Moral Victory, Baby Steps, or Just the Staus Quo? Class Size and Composition Legislation

BC’s Minister of Education rose in the house yesterday (April 27, 2006) to introduce Bill 33,
Education (Learning Enhancement) Statute Amendment. This rather innocuous sounding bill does make some significant changes in BC’s education system. It is important to give credit where credit is due. Without the October 2005 BC teachers’ strike it is very unlikely that the government would have come anywhere near introducing the changes that they have under this bill.

The key points:

  • Legislated class size limits of 30 across the board.
  • For grades 4-7 teachers must agree if more than three students with an individual education plan (IEP) are enrolled in the class.
  • For grades 8-12 teachers must be consulted if more than three students with an IEP are to be enrolled in their class.
  • Districts must prepare reports by a set date and explain why they have classes over the caps.

Former Vancouver school trustee and retired school principle, Noel Heron notes that

“This morning’s n Vancouver Sun brings good news to the class size front with surprisingly reasonable class size limits being, for the first time, written into legislation. At last the provincial government has got the message that no more than three special needs kids should be placed in regular classrooms and that a maximum number of 30 kids in Grades 4-12 should be in place. This is a breakthrough and avoids the class averages shenanigans that preceded this legislation in many school districts. Also, it appears that the delinquent boards will have to fess up and comply with the legislation as 15 of the 60 school boards ignored guidelines in the past. The minister, to her credit, recognized that with the three recalcitrant provincial “partners” at the Round Table that no consensus was possible now or even emerging, so Victoria moved promptly to table this bill which also removes, in large measure, some of the roadblocks to a provincial settlement with BCTF.”

These are important points. This is a first for BC. It is also a recognition of the public support for the teachers’ unions and their strong stand in support of public education. It is not, however, the end of the process.

The key problems with this legislation is that it is in great part merely the codification of what has already become standard practice throughout most of the province. The 30 student cap is in general too high and will remain especially so when those 30 students continue to include 3 or more students with designated learning needs that require an IEP plus the grey area students who are there but not noted.

To allow for effective instruction students with IEPs should really be double counted, as there where in several of the striped teachers’ contracts. As a parent I am well aware that children with IEPs very often require far more attention –that is if we want them to achieve their educational potential- then a normal student. Thus, the effective is that even with a 30 student cap having three or more IEP students will present as though the class is a bigger class than the number suggests.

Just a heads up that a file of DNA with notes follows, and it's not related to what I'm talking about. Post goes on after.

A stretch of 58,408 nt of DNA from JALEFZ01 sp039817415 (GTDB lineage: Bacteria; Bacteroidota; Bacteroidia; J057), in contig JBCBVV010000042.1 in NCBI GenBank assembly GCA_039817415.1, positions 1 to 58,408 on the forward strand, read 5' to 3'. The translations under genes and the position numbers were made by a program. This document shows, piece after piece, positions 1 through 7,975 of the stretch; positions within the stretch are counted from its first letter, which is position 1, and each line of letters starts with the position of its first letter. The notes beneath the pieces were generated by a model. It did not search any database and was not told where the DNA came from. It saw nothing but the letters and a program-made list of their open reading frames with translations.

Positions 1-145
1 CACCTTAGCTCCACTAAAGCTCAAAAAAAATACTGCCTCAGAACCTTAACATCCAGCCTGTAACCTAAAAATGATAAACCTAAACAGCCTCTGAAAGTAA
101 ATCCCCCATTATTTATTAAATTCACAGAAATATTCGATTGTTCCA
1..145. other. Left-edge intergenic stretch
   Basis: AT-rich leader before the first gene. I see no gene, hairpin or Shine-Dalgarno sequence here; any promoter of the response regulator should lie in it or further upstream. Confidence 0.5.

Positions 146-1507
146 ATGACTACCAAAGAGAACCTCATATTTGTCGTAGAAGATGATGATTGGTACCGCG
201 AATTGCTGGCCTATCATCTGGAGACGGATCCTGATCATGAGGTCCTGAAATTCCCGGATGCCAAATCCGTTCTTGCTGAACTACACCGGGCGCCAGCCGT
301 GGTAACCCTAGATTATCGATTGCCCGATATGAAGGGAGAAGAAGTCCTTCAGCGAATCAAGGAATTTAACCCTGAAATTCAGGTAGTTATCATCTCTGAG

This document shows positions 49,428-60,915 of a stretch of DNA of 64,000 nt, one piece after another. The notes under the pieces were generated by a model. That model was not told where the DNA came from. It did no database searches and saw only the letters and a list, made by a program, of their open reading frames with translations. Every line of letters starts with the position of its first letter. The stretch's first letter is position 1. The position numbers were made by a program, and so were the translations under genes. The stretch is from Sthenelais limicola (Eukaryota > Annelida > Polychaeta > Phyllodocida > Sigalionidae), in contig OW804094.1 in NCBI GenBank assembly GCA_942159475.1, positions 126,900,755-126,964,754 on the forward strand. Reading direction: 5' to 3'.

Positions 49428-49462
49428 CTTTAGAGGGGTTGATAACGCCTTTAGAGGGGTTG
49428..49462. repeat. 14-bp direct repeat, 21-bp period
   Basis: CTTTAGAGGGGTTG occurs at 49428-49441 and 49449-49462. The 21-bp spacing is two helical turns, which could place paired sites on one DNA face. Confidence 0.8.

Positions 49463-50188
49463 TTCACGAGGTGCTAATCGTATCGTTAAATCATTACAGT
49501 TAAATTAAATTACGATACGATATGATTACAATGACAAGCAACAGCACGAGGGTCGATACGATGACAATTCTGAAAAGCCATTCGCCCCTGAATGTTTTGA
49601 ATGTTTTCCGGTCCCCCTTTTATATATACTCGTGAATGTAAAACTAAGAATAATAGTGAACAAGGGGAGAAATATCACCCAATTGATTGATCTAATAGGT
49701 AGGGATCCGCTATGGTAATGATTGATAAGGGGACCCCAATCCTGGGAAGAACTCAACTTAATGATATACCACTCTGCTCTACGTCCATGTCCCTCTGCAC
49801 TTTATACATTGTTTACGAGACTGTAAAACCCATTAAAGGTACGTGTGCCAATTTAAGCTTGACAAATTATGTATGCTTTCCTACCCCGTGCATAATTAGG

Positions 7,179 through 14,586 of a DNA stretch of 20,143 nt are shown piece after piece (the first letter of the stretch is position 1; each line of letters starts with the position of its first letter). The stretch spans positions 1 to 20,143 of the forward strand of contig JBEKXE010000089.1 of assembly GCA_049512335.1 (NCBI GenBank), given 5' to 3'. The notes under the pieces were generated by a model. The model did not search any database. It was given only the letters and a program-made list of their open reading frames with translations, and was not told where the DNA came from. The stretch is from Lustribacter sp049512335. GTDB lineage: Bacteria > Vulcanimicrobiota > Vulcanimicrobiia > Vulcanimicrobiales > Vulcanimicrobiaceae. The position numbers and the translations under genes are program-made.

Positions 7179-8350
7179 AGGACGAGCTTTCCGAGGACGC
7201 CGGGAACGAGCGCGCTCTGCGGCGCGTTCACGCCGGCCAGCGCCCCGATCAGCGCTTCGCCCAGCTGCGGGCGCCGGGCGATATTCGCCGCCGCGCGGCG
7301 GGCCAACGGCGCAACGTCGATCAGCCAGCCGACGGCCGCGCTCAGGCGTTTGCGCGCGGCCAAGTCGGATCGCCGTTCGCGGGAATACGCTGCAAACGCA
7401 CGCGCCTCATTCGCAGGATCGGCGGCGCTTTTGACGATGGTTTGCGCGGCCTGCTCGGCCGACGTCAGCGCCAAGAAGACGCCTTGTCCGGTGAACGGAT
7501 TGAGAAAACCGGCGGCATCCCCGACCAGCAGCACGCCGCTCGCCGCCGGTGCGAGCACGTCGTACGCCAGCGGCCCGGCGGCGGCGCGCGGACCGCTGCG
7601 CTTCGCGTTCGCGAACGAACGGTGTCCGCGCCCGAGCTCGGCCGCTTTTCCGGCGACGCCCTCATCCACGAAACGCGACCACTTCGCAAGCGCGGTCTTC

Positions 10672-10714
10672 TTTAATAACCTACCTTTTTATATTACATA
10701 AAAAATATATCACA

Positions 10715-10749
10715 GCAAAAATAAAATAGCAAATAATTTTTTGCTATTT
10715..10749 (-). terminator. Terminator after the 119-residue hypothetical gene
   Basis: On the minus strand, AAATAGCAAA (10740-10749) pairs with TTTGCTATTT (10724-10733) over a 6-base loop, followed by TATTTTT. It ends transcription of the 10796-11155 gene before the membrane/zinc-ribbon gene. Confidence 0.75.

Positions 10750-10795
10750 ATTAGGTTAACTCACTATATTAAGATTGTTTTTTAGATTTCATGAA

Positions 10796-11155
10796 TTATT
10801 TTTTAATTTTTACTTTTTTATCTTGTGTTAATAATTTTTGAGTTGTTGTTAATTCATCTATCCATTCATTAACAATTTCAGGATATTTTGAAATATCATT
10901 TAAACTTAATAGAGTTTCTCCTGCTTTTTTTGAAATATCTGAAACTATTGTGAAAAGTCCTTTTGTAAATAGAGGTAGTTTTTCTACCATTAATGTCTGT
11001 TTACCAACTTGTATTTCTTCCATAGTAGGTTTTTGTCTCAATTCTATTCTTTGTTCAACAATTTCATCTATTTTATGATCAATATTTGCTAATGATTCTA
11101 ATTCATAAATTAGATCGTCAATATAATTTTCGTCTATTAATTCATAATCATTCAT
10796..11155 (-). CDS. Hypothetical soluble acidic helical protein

What sort of resources might be required to make this really work? Well, we will need more extensive and more effective inservice training for teachers. We should have additional Special Education Assistants who are trained to work with specific learning needs. We will need to have funds to hire additional enrolling teachers to ensure an adequate available and choice of courses for all students. There are also facilities implications. There will need to be sufficient classrooms to add classes if required.

There is also the implications for classroom teachers who are being asked to accept overload situations of IEPs in their classrooms. Will they have the ability to really say no? Imagine the impact of being in a small school with very involved parents and an administrator who is insistent? Is it possible to say no? One can also imagine a teacher eager to please who takes in every student that s/he is asked to. Irrespective of any hypothetical model the structural relations in the workplace that include other teachers, administrators, parents, the students, and community expectations in general will have much to say about whether a teacher will really be able to exercise any choice in the matter. On this the legislation is notably silent.

The one clear message here is that the solidarity of teachers, parents, and the wider community that was demonstrated in the October Strike. This has had an important impact on how the provincial government has acted. They are keen to clear the way of any hint of political protest in the lead up to the Olympic Circus and they are very much aware of the powerful support of teachers from the parent and wider communities. Realizing this, the government has been compelled to move to avert a major social conflict that they may well have lost or at the very least would have had an adverse impact on the image they are trying to construct.

The legislation thus affirms what many of us have said all along. That is, effective policy must be in place related to class size and class composition for all students to learn tot heir best ability. By codifying the status quo we will at least now have a base upon which to begin walking forward.

Related resources
BCTF Staff Alert
Ministry of Education Press Release
BCCPAC (Parent group) provides link to government page. . . and late Friday issues it’s own press release.
CBC story related to cost of Bill 33. (Download pdf version)

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